It's been a long road, but the state of Alabama will receive major acknowledgment of its role in some of America's most painful historical moments. Equal Justice Initiative, a Montgomery-based legal rights organization, unveiled formal plans for a six-acre complex overlooking the city that will include a national memorial, The Memorial to Peace and Justice. The design calls for a forest of 801 six-foot-tall concrete columns, some of which will be eerily suspended from above, on which the names of some 4,000 African-American victims of lynching and extra-judicial murder will be engraved.
Alabama is not the only state, Southern or Northern, in which African-Americans were lynched (a term that can include more than hangings), nor were only black Americans the only victims of such terror. But this new memorial will tell a specific story of racial and economic oppression against African-Americans that has not yet been deeply covered by other major U.S. monuments.
To expand on that, near the new memorial, housed in a building that once served as a warehouse for slaves, will be "From Enslavement to Mass Incarceration," a museum for "high-tech exhibits, artifacts, recordings, and films, as well as comprehensive data and information on lynching and racial segregation," according to the official announcement. There, the ruinous racist consequences of slavery—through peonage and Jim Crow laws—will be traced.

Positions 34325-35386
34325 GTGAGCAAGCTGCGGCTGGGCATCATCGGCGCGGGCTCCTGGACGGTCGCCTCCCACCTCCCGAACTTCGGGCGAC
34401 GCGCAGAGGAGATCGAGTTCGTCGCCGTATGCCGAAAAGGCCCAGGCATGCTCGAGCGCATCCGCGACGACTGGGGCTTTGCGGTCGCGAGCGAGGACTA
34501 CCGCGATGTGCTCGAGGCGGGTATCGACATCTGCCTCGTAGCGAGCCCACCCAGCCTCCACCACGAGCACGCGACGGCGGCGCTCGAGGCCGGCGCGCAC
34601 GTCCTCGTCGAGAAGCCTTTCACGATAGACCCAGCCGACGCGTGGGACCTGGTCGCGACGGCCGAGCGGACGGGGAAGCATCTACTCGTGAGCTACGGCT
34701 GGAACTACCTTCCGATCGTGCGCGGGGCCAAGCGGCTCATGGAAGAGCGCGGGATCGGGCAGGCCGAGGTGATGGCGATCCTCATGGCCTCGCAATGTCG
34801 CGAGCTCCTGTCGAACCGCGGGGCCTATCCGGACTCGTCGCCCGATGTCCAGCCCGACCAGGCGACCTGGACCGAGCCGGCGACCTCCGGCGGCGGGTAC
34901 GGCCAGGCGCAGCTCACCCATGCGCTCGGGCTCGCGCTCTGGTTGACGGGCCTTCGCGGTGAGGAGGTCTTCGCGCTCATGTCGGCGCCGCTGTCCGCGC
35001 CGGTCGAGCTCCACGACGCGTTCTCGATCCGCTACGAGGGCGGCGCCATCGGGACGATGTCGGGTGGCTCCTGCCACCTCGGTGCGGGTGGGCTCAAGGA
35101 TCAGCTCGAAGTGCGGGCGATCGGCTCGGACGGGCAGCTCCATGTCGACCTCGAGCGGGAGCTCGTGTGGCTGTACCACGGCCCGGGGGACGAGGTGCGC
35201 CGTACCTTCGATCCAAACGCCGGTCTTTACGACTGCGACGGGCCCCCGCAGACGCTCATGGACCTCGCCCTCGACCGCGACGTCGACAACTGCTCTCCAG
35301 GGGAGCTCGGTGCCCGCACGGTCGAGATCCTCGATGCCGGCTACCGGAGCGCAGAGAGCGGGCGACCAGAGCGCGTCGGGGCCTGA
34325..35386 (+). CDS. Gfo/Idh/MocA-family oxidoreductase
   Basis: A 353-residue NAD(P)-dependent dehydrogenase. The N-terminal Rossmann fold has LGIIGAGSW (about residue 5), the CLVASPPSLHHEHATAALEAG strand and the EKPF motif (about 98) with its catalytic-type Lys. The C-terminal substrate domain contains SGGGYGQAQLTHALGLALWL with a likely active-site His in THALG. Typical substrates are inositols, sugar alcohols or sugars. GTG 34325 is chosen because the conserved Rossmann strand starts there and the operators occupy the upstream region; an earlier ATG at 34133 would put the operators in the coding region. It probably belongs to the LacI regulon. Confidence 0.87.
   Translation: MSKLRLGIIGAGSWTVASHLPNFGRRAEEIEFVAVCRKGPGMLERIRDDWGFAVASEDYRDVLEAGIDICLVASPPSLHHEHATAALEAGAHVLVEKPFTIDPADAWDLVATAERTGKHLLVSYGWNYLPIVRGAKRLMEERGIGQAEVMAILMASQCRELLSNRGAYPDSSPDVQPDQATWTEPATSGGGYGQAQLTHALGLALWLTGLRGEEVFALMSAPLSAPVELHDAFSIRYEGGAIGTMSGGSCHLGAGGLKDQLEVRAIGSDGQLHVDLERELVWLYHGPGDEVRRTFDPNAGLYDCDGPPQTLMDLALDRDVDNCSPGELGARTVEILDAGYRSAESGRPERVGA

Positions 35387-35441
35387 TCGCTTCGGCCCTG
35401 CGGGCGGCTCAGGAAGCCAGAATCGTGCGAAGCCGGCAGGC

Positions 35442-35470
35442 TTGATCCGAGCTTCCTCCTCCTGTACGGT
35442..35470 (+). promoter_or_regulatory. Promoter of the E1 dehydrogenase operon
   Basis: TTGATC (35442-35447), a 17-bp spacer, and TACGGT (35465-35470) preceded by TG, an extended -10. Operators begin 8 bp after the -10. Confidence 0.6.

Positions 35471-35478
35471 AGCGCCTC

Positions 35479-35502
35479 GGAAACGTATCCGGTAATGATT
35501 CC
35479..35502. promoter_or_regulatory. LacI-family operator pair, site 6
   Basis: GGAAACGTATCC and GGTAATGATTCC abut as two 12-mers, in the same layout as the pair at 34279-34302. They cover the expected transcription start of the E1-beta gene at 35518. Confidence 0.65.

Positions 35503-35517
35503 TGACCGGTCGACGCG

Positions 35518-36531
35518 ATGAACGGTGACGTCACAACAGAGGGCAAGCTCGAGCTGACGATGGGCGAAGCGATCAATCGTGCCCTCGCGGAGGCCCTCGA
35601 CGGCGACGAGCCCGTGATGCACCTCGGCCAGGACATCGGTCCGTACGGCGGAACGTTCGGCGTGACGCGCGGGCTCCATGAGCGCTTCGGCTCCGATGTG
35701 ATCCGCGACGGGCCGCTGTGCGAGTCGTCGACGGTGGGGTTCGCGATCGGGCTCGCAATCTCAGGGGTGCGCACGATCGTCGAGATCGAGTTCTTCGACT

Organizers hope their complex will take its place alongside Washington, D.C.'s Holocaust Memorial Museum as a crucial testament to an enormous social phenomenon that people otherwise may not learn about: "Racial terrorism forced millions of black people to flee the South during the first half of the 20th century and played a major role in shaping the demographic geography of America by creating large black populations in urban communities in the North and West."
The complex is slated to open in the spring of 2017.